If You Go Into The Woods Today…

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The detective who lives in my head (she refuses to believe she’s fictional) often tells her work-partner Lorne that animals can be killers. Real-life animals seem to agree with her.

In 2013, in Belarus, a 60-year-old ex-serviceman died of blood loss after being attacked by a beaver. The man was bitten multiple times by the rodent, which sliced an artery with its sharp teeth. It has been suggested that the man was trying to catch the beaver to have his photo taken with it.

In 2009 Taylor Mitchell, a Canadian folk singer, was attacked and killed by three coyotes, the only recorded adult person to have been killed by this species.

The cougar is a deadly animal, with nearly 40% of all attacks by this big cat occurring in British Columbia. Cougars stalk their prey on huge, silent paws and then attack in a whisper-quiet rush of death. Playing dead only results in — death.

Bears, black, polar and grizzlies, will all attack and maul if they feel threatened, if a mother bear has cubs nearby, or just because they feel like being an ass. Common wisdom says to keep all food out of sniff-range, don’t walk in the woods silently or alone and never, ever underestimate them. They have been known to break into and destroy cars, trucks, even camps.

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And as Detective Anais Quinn will tell you, hitting a moose or deer is still the number one animal-caused death here in Northern Ontario. They can charge when feeling cornered, or during mating season, or if they’re just generally feeling harassed. In addition to the males having don’t-screw-with-me antlers, the females kick out with either their rear or front legs. You don’t want to be on the receiving end of those hooves!

In short, animals can be assholes and will kill you. So if you go into the woods today, better have life insurance!

Murderous Nature

nature animal wilderness head

Photo by Pixabay on Pexels.com

The detective who lives in my head (she refuses to believe she’s fictional) often tells her work-partner Lorne that animals can be killers. Real-life animals seem to agree with her.

In 2013, in Belarus, a 60-year-old ex-serviceman died of blood loss after being attacked by a beaver. The man was bitten multiple times by the rodent, which sliced an artery with its sharp teeth. It has been suggested that the man was trying to catch the beaver to have his photo taken with it.

In 2009 Taylor Mitchell, a Canadian folk singer, was attacked and killed by three coyotes, the only recorded adult person to have been killed by this species.

The cougar is a deadly animal, with nearly 40% of all attacks by this big cat occurring in British Columbia. Cougars stalk their prey on huge, silent paws and then attack in a whisper-quiet rush of death. Playing dead only results in — death.

Bears, black, polar and grizzlies, will all attack and maul if they feel threatened, if a mother bear has cubs nearby, or just because they feel like being an ass. Common wisdom says to keep all food out of sniff-range, don’t walk in the woods silently or alone and never, ever underestimate them. They have been known to break into and destroy cars, trucks, even camps.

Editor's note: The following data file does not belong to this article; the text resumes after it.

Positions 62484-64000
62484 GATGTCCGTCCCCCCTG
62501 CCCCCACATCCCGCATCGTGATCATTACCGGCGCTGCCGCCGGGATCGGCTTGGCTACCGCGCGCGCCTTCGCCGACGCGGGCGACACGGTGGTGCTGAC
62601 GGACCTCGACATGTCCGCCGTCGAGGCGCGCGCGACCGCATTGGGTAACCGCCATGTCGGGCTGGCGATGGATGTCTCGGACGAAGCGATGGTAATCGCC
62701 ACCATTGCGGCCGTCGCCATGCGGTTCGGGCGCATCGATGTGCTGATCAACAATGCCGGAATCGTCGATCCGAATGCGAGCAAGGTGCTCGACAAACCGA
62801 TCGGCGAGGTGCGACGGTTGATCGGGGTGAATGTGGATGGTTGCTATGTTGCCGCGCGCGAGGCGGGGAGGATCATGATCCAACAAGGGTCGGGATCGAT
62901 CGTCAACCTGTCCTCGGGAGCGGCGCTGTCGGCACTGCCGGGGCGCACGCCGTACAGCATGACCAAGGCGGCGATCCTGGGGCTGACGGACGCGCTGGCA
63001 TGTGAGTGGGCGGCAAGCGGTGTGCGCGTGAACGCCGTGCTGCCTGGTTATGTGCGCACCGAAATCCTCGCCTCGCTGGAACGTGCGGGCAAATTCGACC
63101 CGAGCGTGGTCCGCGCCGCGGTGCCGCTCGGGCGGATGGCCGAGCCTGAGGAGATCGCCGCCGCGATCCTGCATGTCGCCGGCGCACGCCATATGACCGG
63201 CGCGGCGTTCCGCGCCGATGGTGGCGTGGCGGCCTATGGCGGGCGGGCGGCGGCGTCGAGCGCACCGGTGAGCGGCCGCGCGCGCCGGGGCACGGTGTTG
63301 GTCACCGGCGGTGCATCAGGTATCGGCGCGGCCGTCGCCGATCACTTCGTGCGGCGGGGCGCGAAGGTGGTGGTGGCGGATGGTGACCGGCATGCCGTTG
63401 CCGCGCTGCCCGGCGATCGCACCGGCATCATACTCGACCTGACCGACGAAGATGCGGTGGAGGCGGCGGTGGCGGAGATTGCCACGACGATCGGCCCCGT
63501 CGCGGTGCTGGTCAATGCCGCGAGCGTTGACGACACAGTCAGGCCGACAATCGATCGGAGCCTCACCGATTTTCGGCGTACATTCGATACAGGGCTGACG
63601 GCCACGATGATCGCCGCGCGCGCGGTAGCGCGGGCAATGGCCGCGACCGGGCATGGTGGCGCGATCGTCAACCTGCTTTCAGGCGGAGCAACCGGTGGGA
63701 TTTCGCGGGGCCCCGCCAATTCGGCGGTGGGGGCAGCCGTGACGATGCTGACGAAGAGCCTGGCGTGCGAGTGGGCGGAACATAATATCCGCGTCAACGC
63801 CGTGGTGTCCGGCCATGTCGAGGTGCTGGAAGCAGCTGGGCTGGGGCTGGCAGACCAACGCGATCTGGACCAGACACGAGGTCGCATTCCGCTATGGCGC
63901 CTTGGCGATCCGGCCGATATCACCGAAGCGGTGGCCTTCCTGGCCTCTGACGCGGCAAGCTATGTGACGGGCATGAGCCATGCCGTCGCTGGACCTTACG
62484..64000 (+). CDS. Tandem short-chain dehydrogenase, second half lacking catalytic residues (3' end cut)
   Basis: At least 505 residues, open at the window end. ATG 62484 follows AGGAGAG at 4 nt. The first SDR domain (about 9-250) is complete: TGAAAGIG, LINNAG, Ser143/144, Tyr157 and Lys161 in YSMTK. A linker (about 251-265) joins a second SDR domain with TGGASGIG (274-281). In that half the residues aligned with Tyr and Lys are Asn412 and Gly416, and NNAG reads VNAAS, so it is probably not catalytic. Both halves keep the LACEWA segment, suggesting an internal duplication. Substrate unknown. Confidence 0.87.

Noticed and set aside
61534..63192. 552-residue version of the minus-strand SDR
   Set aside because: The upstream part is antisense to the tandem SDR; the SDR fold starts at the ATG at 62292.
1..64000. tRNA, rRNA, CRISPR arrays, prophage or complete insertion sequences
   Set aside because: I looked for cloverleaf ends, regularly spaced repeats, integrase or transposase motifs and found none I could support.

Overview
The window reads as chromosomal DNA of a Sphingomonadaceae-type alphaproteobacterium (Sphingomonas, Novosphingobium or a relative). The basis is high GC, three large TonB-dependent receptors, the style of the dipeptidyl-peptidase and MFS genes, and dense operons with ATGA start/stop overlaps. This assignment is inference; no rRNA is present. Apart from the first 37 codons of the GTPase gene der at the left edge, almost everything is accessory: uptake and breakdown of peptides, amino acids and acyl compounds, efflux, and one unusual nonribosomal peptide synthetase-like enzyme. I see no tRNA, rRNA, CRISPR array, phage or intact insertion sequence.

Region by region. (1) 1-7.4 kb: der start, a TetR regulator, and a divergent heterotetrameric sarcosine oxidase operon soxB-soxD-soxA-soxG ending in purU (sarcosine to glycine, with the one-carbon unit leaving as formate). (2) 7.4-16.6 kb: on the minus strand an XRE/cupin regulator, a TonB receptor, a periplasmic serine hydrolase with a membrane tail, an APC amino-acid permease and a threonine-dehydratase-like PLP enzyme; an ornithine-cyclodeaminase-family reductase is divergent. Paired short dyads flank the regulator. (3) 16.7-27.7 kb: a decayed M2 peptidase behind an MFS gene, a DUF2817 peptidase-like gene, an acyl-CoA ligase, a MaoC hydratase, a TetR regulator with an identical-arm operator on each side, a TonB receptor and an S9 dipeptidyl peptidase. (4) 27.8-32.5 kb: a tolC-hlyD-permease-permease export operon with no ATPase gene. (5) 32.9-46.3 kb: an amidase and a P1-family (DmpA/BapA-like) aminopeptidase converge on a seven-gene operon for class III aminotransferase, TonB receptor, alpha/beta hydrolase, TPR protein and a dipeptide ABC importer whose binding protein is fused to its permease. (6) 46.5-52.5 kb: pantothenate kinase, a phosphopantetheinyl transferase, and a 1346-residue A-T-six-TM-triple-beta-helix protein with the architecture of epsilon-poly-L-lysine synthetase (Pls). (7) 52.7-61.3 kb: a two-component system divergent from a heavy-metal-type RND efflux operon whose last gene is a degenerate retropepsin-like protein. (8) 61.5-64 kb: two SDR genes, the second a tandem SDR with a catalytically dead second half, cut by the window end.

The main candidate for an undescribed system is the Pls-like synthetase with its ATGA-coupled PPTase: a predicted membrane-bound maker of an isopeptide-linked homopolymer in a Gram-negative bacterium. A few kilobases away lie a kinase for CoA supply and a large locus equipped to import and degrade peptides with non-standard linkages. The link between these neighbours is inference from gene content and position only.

And as Anais will tell you, hitting a moose or deer is still the number one animal-caused death here in Northern Ontario. They can charge when feeling cornered, or during mating season, or if they’re just generally feeling harassed. In addition to the males having don’t-screw-with-me antlers, the females kick out with either their rear or front legs. You don’t want to be on the receiving end of those hooves!

In short, animals can be assholes and will kill you. So if you go into the woods today, better have life insurance!

Too Close – Part 2

You can find part 1 here

And now on to part 2!

I had narrowly missed hitting a moose. We were so close that, had I wanted to, I could have reached out the open window to pat her side. I chose not to.

My fingers were clenched so tightly around the wheel, I wouldn’t be able to move until the adrenaline left my system. She turned her massive head more fully toward me, blew a giant moose-sigh of snot out of her nose and sauntered off into the bush. I sat sideways in the road, listened to my pulse pound through my veins and prayed there were no transport trucks coming my way. Several jangled heartbeats later, I did a three-point turn and got myself facing the right way, but pulled off onto the shoulder of the road. I rested my forehead on the steering wheel and waited to stop quivering. Finally, I lifted my head. 

The first thing I saw was a lurid yellow and black sign warning me of moose crossing. 

I put the Jeep into drive and gave the sign the finger as I pulled away.

Too Close…

Portrait of a female moose

“Shitdamnmotherofchocolate!”

I jammed my foot down on the brake pedal, wrenched the steering wheel hard to the left, slammed my eyes shut and braced for impact.

And waited.

And waited.

I cautiously lifted one eyelid, half-expecting to see the Pearly Gates, but instead was treated to a wall of smelly brown hair.

I peered up into a soft brown eye…

What happened? Come back tomorrow and find out!